There must be a moment before a man gets struck by lightning when he says, “Man, I shouldn’t be out here…”
Standing on the turf course, looking toward the Pimlico grandstand Saturday afternoon, I was thinking that thought. Lightning had already appeared beyond the backstretch, it seemed like a long way away, but now, looking over the grandstand, there was no doubt, it was coming. My radio cohorts, safe and secure (well, as safe and secure as you can feel in a wooden hut on a roof) described the weather, “…under battleship gray skies…sprinkling…we could be in for a storm.”
I listened. And scoffed. It had long since turned from “If it rains…” to “when it rains…” It had long since turned from “we might get some thunderstorms…” to “when we get thunderstorms…” Earlier, Maryland Jockey Club’s Georganne Hale had given me the inside scoop of when to head for higher ground, “When you see the Geico plane leave, we’re in trouble.”
When she said it, I looked up at the plane pulling the Geico banner. It circled, confidently. I felt relieved.
Minutes later, American Pharoah walked from the stakes barn, the first horse to turn right along the dirt track and head to the inside paddock, just the horse and two grooms, no hype, no entourage. Trainer Bob Baffert trailed well behind him, arousing the crowd but not his horses, as the Derby winner walked well ahead and the Kentucky Derby third Dortmund walked well behind the Hall of Fame trainer, his son Bode and the rest of the team.
The sky was dark, menacing, the infield crowd funneled out, but the Geico plane was still flying.
And then it wasn’t.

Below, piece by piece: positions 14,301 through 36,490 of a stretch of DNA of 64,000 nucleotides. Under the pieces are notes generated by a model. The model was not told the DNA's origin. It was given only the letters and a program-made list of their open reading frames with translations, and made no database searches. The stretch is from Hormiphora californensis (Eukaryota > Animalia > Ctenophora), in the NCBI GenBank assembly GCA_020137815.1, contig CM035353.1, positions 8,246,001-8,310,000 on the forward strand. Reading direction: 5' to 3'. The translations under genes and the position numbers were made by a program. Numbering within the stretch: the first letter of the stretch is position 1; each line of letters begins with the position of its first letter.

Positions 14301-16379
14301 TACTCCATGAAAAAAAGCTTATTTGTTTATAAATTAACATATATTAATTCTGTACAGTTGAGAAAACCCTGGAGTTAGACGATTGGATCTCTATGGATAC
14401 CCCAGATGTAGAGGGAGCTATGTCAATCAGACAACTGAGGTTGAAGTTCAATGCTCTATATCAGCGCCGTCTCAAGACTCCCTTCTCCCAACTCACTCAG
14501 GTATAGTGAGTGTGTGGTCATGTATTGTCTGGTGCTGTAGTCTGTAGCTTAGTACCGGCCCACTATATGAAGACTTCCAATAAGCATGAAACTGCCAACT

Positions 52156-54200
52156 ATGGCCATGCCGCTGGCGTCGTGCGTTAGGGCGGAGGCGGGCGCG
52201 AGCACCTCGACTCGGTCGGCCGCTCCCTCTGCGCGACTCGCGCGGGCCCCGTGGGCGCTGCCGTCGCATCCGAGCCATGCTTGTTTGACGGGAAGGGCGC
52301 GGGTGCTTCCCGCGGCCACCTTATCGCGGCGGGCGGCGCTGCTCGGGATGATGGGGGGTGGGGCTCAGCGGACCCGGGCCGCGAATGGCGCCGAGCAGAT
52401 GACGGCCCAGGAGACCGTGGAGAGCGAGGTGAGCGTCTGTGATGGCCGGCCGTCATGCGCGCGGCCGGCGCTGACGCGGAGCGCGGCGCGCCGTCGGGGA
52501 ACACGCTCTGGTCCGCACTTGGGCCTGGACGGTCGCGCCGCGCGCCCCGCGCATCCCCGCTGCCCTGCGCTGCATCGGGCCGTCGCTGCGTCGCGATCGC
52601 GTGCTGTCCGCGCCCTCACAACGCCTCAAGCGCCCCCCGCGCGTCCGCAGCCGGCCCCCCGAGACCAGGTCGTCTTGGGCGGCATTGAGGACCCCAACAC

As Preakness horses circled on the turf course, the plane had long disappeared. There was something disconcerting about an insurance company abandoning us in our hour of need. I held a microphone (wondering if it conducted electricity) and fondled a blue poncho in my pocket. It would be needed, it was just if I could wait until a commercial break to slide it over suit, ear piece and NBC Radio microphone flag. The wind went from blowing sideways to blowing from below. The rain began slowly, then steadily, then pelting, then lashing. Like a boy throwing sand at his sister and not getting caught.
It came in waves, torrents.
By then, eight 3-year-olds meandered on the turf course, handling the weather like mustangs on a prairie. American Pharoah seemed quiet, I couldn’t decide if that was a negative or a positive. He looked like a different horse from the one who pulled hard on the brass shank before the Derby. Around him, it looked like open mic night as Chuck Fipke and crew took photos of Tale Of Verve in the paddock, like they had won. Then the Bodhisattva crew did the same. I’ve never seen win photos taken before a race, the horses stood for the picture, like they were police horses in front of tourists in Times Square. If they only knew what was about to happen.
Thunder clapped as the horses flitted over the slop in front of the crowd, Firing Line hopped in the air at the sound, Gary Stevens clutching a handful of mane, promising his colt it was OK. Only in horse racing does a pilot reassure the plane in the moment of turbulence.
The track went from fast to sloppy, quickly. Water pooled on top of the dirt track, like a Gore-Tex commercial, swirling and stewing, as the eight horses galloped into the rain on the way to the start.
Victor Espinoza, if he had any question about what he was going to do from the rail, changed his plan. And then American Pharoah worked the plan.
Splashing to the front from the rail, the Derby winner made sure the crowd, the world, loved the rain instead of cursed the rain. In this sport – any sport – you want reasons, not excuses. American Pharoah made sure there would be no excuses on Saturday, May 16, 2015. Triple Crowns are earned, American Pharoah earned the second leg, scampering to the lead and finishing it off with a 7-length romp. Yes, he went slowly. And, yes, there were excuses from others – Firing Line stumbled, Dortmund never traveled – but you can only eat what’s on your plate and American Pharoah did what he had to do.
As for the rest of us, we’re still drying out our shoes.